Gil Dudkiewicz is the CEO of StartApp. Gil Dudkiewicz is the CEO of StartApp.
Gil Dudkiewicz is the CEO of StartApp, a mobile advertising platform.
The world has entered a mobile age, and the app industry is booming as a result. Worth $53 billion in 2012, the global app economy is expected to grow to $143 billion by 2016. Everyone wants a piece of the digital pie, but few mobile app developers are armed with the facts.
Every app is just one drop in the vast ocean of the app store. If you want to stand out and have a chance of building a profitable user base, there are a few things you should know before you begin development:
1. Imitation is not always the sincerest form of flattery
If your product is good, people will copy you. The better it is, the likelihood of being ripped off increases exponentially. This is a multi-industry reality and it’s the first thing you should keep in mind as you develop your mobile app.
If you know you have an excellent product in the works, a strong launch is critical. The initial loyal user base you attract as a result of high visibility will help you stay on top when the imitators eventually end up publishing similar products.
The more active users you have, the better your app holds its ground in the store. Additionally, those are the users who convert to paying customers.
2. It is far too easy to get lost in the crowd
One of the biggest challenges mobile app developers face is discoverability. With more than a million mobile apps in each of the app stores (Apple and Android), it is becoming harder and harder to generate organic users.
To overcome this, you should plan on putting time and effort into app store optimization techniques. The app name, icon, description and screenshots – all of these need high attention and professional care to reach the best results.
Invest time and money to produce a unique presentation of your app before it is downloaded to grab the attention and pique the interest of users.
3. You don’t have to play by the rules to go viral
When it comes to distribution, developers often think the only path to topping the charts is through organic results. This is usually not the case! Going viral is rare, so developers should not be shy about opening their pockets and buying some downloads.
Set a budget and contact a solid network, target your audience, and get those users. This is particularly crucial for your launch to ensure a strong start.
Another area in which to exercise a bit of creativity is monetization. Do not be fearful of trying new monetization solutions. Far too many mobile app developers “settle” for the generic solution of placing a flat, boring banner in their ad because they feel it’s the only solution. Wrong! Get your creative juices flowing to come up with an innovative solution.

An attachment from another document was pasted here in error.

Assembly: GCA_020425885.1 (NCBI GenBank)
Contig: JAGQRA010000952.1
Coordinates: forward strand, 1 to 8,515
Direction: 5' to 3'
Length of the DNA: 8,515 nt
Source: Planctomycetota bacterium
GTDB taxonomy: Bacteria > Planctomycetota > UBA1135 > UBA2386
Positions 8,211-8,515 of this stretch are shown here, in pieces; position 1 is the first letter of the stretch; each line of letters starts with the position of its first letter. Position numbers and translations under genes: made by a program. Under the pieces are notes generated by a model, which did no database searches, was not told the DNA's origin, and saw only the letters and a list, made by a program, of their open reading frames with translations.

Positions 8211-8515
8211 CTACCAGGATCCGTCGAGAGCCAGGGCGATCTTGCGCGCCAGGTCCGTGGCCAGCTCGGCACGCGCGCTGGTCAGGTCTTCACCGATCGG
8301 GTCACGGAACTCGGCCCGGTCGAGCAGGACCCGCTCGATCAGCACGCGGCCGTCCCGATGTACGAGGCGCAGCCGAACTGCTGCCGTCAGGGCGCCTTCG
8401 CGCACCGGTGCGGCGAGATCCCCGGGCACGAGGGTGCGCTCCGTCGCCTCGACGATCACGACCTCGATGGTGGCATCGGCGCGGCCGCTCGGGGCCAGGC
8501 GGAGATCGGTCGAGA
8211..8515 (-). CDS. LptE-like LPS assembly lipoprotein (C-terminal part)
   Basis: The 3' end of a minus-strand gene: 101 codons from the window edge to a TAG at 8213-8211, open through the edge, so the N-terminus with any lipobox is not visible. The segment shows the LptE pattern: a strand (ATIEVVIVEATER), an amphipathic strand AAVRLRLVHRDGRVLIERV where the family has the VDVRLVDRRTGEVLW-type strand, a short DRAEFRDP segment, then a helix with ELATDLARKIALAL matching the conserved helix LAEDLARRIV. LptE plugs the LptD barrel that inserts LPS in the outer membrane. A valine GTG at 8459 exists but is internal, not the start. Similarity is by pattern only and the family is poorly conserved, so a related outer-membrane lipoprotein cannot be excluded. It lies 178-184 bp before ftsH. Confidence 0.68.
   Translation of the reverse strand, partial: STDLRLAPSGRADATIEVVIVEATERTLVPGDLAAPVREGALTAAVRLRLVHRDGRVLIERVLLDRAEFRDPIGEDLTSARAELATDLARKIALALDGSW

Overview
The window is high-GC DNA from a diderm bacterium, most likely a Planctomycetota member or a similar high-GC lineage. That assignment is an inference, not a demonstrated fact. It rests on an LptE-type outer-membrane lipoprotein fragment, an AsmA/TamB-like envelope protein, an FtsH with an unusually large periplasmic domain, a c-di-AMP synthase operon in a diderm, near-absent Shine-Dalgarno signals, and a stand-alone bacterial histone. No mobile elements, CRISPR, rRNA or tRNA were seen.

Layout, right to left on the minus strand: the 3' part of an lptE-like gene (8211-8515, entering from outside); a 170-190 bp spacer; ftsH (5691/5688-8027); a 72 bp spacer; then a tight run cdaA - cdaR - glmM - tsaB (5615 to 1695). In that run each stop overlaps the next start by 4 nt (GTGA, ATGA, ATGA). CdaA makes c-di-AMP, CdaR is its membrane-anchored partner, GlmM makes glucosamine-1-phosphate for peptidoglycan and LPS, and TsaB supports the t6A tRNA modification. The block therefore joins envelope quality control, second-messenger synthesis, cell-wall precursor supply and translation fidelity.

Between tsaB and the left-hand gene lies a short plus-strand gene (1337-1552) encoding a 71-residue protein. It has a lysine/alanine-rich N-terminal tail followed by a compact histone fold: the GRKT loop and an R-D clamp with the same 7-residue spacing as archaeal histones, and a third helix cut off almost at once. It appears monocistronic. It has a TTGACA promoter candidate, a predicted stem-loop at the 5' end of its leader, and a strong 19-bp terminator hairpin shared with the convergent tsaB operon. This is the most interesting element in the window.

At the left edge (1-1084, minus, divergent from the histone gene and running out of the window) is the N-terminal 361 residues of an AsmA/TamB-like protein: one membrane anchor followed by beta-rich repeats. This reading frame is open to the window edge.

For example, users are far more tolerant of in-app advertising than you may think, particularly if your app is well-made and solves a problem for them, or even provides a few moments of fun.
A well-integrated, well-timed full-page ad, app wall, or video can generate revenue in a way that compliments the app experience rather than damaging or distracting from the experience.
4. There is a best time to launch your mobile app
You’ve probably heard the expression, “Good things come to those who wait.” This is especially true when it comes to choosing the right moment to launch your mobile app.
If you are accustomed to publishing on the Web, toss everything you know out the window, because the best times to publish mobile apps are during the summer and the December holidays. People are on the road and glued to their devices. Use this to your advantage and plan to boost your app just before the holidays for a massive wave of fresh users.
5. The new kids on the block are the most popular
Before you release your app, ask yourself the question, “What problem does this app solve?” Why will users be attracted to it? There are plenty of strange viral app sensations out there. They end up topping the charts but do not frequently last. The apps with staying power are the ones addressing a need in the lives of their users.
When people say, “I wish there was an app for that” and a search reveals your app, this generates excitement. Further, everyone loves being “the first” to know about a cool new product so they can tell their friends and colleagues about it. This can only help your user base grow.
What do you think? What are the things you take into consideration as you develop new mobile apps?
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